The profound thought of Rabindranath Tagore on Indian history and his prose writings reflecting on a range of themes from the ancient to the
modern era have been brought out in this fine collection. Rabindranath was interested in the political, economic and constitutional progress of
India and his quest for knowledge of India’s past had flowed together touching upon various aspects of Indian culture and tradition. His early
writings wee dominated by nationalist impulse strongly advocating against the Eurocentric view of Indian history, but later he presented it very
objectively and sought the voice of reason. His view of the reconstruction of the history of India was although similar to the feeling of the then
many educated Indians, his historical consciousness had taken the form of an intensely personal vision of history. It is argued here that his view
of religion that meant a principle which united without enforcing uniformity is to be seen definitely as a very subjective approach to history.
However, his masterly creations include some very concrete problems of Indian history such as why the Sikh and the Maratha nationalism failed
to strike roots. Rabindranath had very neatly distinguished between the history of idea and the history of fact and pleaded for a change of
perspective which the nature of Indian history calls for. In this anthology Jeyaseela Stephen breaks a new ground and offers a unique insight into
the sensitive, versatile and brilliant mind of the poet that craved and sought to explain the foundations of Indian history in its own light.
Jeyaseela Stephen is Professor of History at Visva-Bharati University, Santiniketan. He has held teaching and research appointments
at University of Nebraska, Lincoln City (1996) and University of Connecticut Storrs, (2004) USA. He was fellow of the Ecole Francaise
d’Extreme-Orient Paris/Pondicherry, (1994-1999); Editor of Revue Historique, (1995-1997); Senior Advisor to Tata Central Archives, Pune,
(2000-2001); Head of the Department of History, (2001-2004); Coordinator, UGC-SAP, (2004-2008). He is the author of numerous books on
maritime history of early modern India. He has own the best book prize of the year 1999 from the Government of Tamilnadu.
Preface and Acknowledgements
In 1973, my English teacher Rev. Ff. Mathew Vadacherry, SDB at the Don Bosco School introduction me to Gitanjali and Rabindranath Tagore.
It happened so that at almost the same time I also listened to a number of melodious songs of the poet being sung by the choir of St. Thomas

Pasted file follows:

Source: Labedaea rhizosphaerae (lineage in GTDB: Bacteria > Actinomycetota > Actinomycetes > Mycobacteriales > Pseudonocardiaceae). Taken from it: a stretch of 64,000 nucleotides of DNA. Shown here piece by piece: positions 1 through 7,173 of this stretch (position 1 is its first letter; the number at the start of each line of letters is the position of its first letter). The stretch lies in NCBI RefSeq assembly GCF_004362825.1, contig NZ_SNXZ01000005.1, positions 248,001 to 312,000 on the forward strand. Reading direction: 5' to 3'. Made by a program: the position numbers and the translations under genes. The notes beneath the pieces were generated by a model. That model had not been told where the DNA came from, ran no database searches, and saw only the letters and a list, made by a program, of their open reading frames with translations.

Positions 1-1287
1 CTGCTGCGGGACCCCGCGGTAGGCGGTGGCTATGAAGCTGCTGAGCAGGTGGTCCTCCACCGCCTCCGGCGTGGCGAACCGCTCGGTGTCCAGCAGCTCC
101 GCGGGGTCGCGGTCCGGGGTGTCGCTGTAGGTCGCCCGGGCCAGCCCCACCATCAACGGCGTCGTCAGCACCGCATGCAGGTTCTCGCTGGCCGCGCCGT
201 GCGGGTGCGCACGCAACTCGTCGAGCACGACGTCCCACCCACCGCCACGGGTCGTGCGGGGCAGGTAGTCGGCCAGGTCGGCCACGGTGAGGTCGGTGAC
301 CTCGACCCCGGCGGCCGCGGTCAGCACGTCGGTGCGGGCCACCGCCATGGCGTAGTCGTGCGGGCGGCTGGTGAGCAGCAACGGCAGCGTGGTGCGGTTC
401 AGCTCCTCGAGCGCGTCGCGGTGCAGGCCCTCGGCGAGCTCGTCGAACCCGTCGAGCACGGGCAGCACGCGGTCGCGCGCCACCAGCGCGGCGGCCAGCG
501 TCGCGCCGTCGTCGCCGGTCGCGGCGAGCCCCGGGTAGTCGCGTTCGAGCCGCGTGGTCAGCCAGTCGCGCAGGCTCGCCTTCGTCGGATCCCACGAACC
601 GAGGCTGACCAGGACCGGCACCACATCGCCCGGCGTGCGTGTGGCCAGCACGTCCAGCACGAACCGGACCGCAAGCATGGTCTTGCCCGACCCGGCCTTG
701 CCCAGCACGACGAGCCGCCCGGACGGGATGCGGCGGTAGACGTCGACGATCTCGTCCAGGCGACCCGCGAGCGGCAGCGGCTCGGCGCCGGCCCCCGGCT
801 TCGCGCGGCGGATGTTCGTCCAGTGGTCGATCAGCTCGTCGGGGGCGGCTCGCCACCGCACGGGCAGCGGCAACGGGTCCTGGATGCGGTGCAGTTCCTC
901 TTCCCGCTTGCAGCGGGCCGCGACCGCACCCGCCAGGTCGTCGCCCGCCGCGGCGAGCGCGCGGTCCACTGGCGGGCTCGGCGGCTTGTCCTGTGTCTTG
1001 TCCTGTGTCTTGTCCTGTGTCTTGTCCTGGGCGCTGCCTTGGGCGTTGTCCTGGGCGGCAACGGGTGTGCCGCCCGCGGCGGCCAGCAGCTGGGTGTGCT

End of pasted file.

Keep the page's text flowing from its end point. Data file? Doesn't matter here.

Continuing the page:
Cathedral, Mylapore in Chennai and by the Sister Disciples of the Divine Master convent there. I enjoyed both the music and the words. To my
memory, other than this, I did not have any knowledge about Rabindranath until I was gifted a book in Tamil (Ravindrar Kathai Thirattu, (Select
Essays of Tagore) translated by T N Senapati, M L J Press, Madras, 1964) on Rabindranath Tagore (still under my possession) when I was invited
for dinner by one of my friends.
In 2001 I joined Visva-Bharati as Professor of Maritime History and became interested in the institutional history and the poet.
During my free time I would visit the Rabindra Bhavana Archives to see the relevant original precious records. I would also pay visits to the
Central Library of Visva Bharati to collect and consult books and articles which supplied me a wealth of astonishing information.
A strong desire to know whether Rabindranath Tagore had a keen sense of history or not slowly gripped my mind. It directed me to
probe into his writings on World history and an Archivist, after working long hours in the Archives, was fully convinced that the Poet had a keen
interest in the study and methodology of writings history. His writings on Indian History, in the form of essays, lectures and addresses,
motivated me very much and I immediately collected the ones available (those which appeared during the lifetime of Rabindranath Tagore) in the
Rabindra Bhavana Archives. Absence of complete and accurate list of Rabindranath’s historical writings, coupled with my lack of fluency in
Bengali language, made the tracing of the various publications of the Poet’s historical writings rather difficult. Mrs Supriya Roy, Mr Santo
Sankar Dasgupta, Mr Dilip Kumar Hazra, Mr Tushar Kanti Singha, Mr Utpal Mitra, Mr Asis Hazra, and Miss Lachmi Gupta of the Rabindra
Bhavana Archives, besides Mr Ukil Roy from Rabindra Bhavana Library helped me immensely and their encouragement and support have been
spontaneous and generous. Otherwise I would never have been able to start my work. There was an urge in my mind to make a comprehensive
anthology and this prompted me to put together in a collection all the writings on Indian History with a critical study of the poet and his
As a compiler and editor, in preparing this collection of writings on Indian History by Rabindranath Tagore, I found it necessary to
retain the original versions either in Bengali or in English without modifying the lengths. Hence it has been ensured that reproduction of these
writings has been made as originally translated and published or composed by the poet. So far as the editorial intervention is concerned, changes
have been made to the minimum. It is a fact that the Poet’s articles had appeared in a variety of publications-research journals, magazines, annual